Kidney Bean Salad

Yesterday, I was rummaging through my cupboard attempting to find a side dish for my plain old egg salad sandwich, when I saw a can of kidney beans in the back. I usually keep one or two cans around in the winter for chili but don’t tend to use them in the warmer months. So I typed in kidney bean salad in the internet and found this amazing recipe from Wholefoods! Enjoy their version or my slightly altered one!


1 can of kidney beans (drained and rinsed)

1/4 cup minced red onion

1/3 cup frozen corn

1/4 cup chopped parsley

1/2 cup grape or cherry tomatoes (cut in half) OR 2 Roma tomatoes diced


2 garlic cloves pressed in a garlic press and then allowed to rest for a few minutes

1 lemon juiced

1/3 cup olive oil

sea salt and pepper to taste (pinch of each)


Add salad ingredients together. Combine garlic, lemon juice, salt and pepper while whisking in olive oil. Pour dressing over salad.


Herbed Quinoa

After doing a little reading and research on quinoa, I decided to try this new food (for me) out for myself! With only a few ingredients in my pantry and garden, I made this simple but delicious summer recipe for a tasteful dinner. The only downside was Ella didn’t like it…so if you have a favorite quinoa recipe or one your kids eat…send it to me!

Herbed Quinoa by Giada De Laurentiis

2 3/4 cup chicken stock

1/4 cup lemon juice

1 1/2 cups quinoa


1/4 cup olive oil

1/4 cup lemon juice

3/4 cup chopped basil leaves

1/4 cup chopped parsley

1 Tbsp thyme

2 tsp lemon zest

kosher salt and pepper


Add chicken stock. lemon juice, and quinoa to a saucepan and bring to a boil. Reduce heat to low, cover, and let simmer for 12-15 min.

Combine dressing ingredients together and add to quinoa once cooked.


A friend just recently shared her new book Quinoa: The Everyday Superfood and its amazing health benefits with me. Although, quinoa is treated like a grain, it is actually a seed related to the spinach family, and has been around for years! Quinoa is a native plant to the Andean regions of South America, and was a staple food to the Indians living in the high Andes mountains. Know as the “mother of grains” by the Inca’s; today, quinoa is fairly cheep and widely versatile in use. This amazingly nutritious food is a supergrain and a complete protein. It is high in fiber, magnesium, calcium, copper, manganese, and it’s gluten-free. It provides antioxidants to fight cancer, improve cardiovascular health, prevent migraines, reduce childhood asthma, diabetes, and so much more. And if that’s not convincing enough, quinoa can be used in a wide variety of ways from salads, to a starch, to crust on meat.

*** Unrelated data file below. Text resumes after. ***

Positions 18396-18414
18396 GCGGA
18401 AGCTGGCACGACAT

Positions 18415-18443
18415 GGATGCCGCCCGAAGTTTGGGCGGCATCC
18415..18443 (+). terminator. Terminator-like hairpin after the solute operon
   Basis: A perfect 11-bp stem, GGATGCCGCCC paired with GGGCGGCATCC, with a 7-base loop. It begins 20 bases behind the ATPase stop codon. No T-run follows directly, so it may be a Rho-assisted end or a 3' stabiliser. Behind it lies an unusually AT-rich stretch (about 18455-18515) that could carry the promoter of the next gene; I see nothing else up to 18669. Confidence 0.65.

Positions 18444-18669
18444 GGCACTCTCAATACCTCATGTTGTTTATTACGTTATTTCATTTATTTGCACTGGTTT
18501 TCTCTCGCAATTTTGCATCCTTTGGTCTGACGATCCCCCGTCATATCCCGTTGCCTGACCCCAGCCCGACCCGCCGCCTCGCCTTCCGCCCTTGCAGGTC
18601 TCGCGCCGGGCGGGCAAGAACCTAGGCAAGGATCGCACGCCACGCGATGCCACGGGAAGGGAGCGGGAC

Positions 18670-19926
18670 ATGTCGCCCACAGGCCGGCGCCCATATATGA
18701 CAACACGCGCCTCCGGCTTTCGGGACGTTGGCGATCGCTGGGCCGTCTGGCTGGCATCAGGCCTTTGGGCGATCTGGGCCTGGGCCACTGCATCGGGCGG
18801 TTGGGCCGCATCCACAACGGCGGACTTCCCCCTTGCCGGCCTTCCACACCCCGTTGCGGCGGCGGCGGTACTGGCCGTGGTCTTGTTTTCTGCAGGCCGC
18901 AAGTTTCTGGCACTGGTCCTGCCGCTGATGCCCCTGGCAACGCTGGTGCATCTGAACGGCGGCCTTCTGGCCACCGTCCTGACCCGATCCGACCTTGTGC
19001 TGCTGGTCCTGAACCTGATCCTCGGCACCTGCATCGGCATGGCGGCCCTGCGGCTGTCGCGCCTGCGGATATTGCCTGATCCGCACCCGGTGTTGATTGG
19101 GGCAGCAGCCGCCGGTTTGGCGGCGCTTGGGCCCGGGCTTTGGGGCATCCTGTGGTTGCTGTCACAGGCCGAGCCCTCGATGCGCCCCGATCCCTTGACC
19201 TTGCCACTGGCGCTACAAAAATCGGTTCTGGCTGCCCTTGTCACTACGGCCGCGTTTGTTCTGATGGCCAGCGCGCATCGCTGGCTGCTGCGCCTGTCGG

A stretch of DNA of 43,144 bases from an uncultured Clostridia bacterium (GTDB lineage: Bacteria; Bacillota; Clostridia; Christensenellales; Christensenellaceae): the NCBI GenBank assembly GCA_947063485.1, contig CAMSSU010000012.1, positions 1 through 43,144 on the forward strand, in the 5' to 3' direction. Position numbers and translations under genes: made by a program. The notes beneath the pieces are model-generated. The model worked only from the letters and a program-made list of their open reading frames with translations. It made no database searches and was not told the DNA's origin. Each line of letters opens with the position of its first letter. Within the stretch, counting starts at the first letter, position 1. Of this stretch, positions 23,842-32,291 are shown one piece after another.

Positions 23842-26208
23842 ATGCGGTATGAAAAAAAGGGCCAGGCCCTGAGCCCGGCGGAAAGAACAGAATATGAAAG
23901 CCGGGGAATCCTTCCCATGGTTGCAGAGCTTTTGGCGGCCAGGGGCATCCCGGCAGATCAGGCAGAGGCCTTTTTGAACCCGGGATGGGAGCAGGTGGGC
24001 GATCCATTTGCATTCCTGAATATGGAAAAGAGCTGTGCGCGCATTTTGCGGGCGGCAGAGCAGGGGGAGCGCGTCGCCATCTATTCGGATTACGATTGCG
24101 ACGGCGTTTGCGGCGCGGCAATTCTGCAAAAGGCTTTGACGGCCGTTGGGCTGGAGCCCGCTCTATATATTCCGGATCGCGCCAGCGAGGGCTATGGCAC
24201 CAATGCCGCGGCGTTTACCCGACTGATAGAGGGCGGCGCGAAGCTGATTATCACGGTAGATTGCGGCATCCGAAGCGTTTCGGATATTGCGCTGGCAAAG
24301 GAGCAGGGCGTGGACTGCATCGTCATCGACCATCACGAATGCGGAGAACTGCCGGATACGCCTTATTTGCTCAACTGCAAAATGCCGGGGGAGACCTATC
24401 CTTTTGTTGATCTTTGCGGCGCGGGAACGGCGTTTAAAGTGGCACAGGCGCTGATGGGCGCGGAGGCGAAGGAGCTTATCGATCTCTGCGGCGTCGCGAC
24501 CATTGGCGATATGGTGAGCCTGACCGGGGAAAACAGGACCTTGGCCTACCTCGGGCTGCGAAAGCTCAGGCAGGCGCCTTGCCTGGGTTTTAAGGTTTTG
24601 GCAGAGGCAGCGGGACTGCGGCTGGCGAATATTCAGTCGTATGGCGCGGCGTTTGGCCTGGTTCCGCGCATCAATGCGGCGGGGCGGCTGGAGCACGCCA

Listed below are a few websites I found intriguing on the history and benefits of this amazing “supergrain”.

Wholefoods; Body Ecology; Quinoa Corporation; Quinoa History

Zucchini Sliders

Zucchini is one of summer’s well-known fertile vegtables producing fruit the size of arms and legs within days. I’m always on the lookout for new and tasty zucchini recipes as my one plant seems to produce an ample supply for my little family. This has become one of our favorite summer lunches.

Zucchini Cakes

Recipe modified from Ina Garten at

1 small zucchini shredded (or 2 cups worth)

1/4 cup chopped red onion

1 egg

3 Tbsps flour

1/2 tsp baking powder

1/2 tsp salt

1/4 tsp pepper

Shred zucchini and chop red onion. Turn stove top on to med-high allowing fry pan to heat. Combine veggies adding the egg, flour, baking powder, salt, and pepper to mixture. Add oil or butter to pan. Drop spoonfuls of mixture into fry pan leaving enough room to flip zucchini cakes. ** Serve with cheese and a tomato slice on top! Or place on a dinner roll for a fun zucchini slider!